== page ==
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Lecture 7 37 Magnetic Flux Density of an Infinite Line Current Using Amperes Law (Contd) (4) For each Amperian path, evaluate the integral magnitude of B on Amperian path. length of Amperian path.

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Lecture 7 38 Magnetic Flux Density of an Infinite Line Current Using Amperes Law (Contd) (5) Solve for B on each Amperian path

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Lecture 7 39 Applying Stokess Theorem to Amperes Law Because the above must hold for any surface S, we must have Differential form of Amperes Law

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Lecture 7 40 Amperes Law in Differential Form Amperes law in differential form implies that the B -field is conservative outside of regions where current is flowing. Amperes law in differential form implies that the B -field is conservative outside of regions where current is flowing.

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Lecture 7 41 Fundamental Postulates of Magnetostatics Amperes law in differential form Amperes law in differential form No isolated magnetic charges No isolated magnetic charges B is solenoidal

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Lecture 7 42 Vector Magnetic Potential Vector identity: the divergence of the curl of any vector field is identically zero. Vector identity: the divergence of the curl of any vector field is identically zero. Corollary: If the divergence of a vector field is identically zero, then that vector field can be written as the curl of some vector potential field. Corollary: If the divergence of a vector field is identically zero, then that vector field can be written as the curl of some vector potential field.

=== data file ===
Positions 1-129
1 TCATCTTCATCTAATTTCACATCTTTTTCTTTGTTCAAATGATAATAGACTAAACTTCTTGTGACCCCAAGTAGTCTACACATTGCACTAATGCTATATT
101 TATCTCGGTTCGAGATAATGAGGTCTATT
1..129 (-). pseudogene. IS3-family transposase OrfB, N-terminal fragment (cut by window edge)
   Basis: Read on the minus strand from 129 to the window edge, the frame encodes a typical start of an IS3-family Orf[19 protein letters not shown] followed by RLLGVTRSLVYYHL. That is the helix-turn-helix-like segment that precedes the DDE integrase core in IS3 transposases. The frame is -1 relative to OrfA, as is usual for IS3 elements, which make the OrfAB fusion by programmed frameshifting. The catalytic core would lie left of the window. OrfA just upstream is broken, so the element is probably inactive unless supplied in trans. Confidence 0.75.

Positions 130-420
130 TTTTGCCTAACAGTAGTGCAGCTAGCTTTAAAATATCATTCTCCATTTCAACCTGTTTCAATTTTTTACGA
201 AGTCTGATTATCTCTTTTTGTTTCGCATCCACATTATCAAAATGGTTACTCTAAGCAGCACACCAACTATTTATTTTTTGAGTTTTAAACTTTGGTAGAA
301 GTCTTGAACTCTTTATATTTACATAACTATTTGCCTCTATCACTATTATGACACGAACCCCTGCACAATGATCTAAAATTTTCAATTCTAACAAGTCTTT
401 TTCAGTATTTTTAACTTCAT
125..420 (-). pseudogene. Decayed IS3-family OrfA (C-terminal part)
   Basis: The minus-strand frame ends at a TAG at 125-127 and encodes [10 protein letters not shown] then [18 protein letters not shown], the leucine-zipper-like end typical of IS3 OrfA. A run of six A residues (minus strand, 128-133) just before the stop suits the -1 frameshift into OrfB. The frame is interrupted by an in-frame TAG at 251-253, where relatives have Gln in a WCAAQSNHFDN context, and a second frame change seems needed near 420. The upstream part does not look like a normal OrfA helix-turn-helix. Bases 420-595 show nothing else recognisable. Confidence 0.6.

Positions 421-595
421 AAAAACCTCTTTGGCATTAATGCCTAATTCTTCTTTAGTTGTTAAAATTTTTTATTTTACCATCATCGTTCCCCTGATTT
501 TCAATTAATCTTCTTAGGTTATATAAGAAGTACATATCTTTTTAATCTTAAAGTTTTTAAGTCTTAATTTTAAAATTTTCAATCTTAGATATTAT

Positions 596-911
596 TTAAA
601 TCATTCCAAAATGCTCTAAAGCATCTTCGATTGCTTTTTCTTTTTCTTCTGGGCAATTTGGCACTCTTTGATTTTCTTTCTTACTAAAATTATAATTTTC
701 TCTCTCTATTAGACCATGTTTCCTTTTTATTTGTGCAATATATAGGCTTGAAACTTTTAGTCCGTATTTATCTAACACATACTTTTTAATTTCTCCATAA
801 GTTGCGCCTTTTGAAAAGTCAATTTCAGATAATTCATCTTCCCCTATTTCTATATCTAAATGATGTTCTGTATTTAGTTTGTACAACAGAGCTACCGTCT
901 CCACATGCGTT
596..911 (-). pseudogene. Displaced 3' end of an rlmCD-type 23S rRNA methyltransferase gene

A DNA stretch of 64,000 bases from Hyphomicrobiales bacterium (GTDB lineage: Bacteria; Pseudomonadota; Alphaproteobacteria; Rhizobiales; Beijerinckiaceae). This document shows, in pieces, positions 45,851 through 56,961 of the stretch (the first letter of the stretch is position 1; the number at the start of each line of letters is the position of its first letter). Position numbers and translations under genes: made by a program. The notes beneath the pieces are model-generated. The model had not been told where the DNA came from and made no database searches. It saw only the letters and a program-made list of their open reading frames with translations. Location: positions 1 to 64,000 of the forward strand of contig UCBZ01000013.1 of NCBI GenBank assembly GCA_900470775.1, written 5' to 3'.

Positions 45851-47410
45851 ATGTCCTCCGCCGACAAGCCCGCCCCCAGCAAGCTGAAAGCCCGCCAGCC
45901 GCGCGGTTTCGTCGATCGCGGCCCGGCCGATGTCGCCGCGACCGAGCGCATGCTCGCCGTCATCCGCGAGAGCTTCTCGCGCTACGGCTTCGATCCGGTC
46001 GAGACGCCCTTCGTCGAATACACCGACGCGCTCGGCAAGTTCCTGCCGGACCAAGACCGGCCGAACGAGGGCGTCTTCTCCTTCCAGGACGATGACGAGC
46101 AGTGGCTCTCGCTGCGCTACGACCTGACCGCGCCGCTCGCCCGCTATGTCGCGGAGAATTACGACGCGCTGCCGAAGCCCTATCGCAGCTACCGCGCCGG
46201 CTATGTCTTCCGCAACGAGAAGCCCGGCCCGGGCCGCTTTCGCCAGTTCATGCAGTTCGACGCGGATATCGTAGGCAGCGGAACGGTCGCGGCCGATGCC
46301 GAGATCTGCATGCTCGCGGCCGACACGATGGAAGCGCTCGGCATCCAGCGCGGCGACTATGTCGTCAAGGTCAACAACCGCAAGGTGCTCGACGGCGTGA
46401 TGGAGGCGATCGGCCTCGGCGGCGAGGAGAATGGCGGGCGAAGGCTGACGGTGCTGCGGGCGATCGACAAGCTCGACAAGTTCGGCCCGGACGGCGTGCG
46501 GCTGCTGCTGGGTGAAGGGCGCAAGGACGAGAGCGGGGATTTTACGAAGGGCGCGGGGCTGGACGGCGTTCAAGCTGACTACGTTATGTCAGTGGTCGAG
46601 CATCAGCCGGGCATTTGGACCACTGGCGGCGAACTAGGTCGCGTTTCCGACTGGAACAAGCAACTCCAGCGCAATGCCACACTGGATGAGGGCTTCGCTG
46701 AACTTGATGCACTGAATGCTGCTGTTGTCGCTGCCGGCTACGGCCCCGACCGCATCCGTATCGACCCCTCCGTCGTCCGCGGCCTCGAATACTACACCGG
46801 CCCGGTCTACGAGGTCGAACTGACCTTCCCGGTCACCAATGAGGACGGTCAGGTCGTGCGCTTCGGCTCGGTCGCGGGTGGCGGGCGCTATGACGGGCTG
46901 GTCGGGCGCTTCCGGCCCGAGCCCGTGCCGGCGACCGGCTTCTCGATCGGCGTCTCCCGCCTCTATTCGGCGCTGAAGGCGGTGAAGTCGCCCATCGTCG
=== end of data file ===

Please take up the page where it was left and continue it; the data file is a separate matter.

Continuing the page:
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Lecture 7 43 Vector Magnetic Potential (Contd) Since the magnetic flux density is solenoidal, it can be written as the curl of a vector field called the vector magnetic potential. Since the magnetic flux density is solenoidal, it can be written as the curl of a vector field called the vector magnetic potential.

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Lecture 7 44 Vector Magnetic Potential (Contd) The general form of the B-S law is The general form of the B-S law is Note that Note that

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Lecture 7 45 Vector Magnetic Potential (Contd) Furthermore, note that the del operator operates only on the unprimed coordinates so that Furthermore, note that the del operator operates only on the unprimed coordinates so that

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Lecture 7 46 Vector Magnetic Potential (Contd) Hence, we have Hence, we have

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Lecture 7 47 Vector Magnetic Potential (Contd) For a surface distribution of current, the vector magnetic potential is given by For a surface distribution of current, the vector magnetic potential is given by For a line current, the vector magnetic potential is given by For a line current, the vector magnetic potential is given by